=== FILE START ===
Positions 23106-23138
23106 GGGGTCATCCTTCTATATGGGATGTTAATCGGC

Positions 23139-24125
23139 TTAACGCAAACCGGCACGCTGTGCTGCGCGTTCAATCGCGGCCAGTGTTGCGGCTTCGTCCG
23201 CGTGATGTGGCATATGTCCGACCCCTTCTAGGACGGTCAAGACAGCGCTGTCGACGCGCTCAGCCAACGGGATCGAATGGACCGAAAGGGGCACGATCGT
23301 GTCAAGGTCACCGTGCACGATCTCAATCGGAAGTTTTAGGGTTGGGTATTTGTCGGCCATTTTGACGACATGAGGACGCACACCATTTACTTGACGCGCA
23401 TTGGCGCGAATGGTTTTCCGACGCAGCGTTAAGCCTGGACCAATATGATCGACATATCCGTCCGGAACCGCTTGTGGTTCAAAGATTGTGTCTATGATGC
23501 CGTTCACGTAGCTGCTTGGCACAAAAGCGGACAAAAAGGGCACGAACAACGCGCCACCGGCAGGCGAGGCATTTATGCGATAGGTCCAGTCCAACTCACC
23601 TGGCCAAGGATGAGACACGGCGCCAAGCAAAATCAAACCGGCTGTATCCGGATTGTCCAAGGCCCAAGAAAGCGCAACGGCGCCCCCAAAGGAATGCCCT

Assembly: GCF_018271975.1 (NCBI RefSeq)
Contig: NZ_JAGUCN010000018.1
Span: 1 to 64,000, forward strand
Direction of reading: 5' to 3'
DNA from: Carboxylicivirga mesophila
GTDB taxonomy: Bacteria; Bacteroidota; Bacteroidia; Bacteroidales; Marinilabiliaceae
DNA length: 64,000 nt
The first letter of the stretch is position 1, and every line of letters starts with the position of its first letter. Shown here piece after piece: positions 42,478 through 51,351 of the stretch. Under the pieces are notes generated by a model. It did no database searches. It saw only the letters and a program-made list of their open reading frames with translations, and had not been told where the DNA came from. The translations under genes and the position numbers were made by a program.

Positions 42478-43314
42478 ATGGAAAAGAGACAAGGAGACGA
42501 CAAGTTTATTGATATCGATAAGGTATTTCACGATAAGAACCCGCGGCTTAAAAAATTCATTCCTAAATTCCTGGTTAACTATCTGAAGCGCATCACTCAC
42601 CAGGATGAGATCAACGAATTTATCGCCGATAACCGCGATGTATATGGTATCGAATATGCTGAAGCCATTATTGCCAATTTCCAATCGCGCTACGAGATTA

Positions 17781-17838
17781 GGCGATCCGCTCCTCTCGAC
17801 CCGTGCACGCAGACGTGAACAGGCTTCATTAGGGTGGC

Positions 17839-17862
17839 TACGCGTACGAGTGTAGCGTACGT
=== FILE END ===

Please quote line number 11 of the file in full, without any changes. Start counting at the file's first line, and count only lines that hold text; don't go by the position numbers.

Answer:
Contig: NZ_JAGUCN010000018.1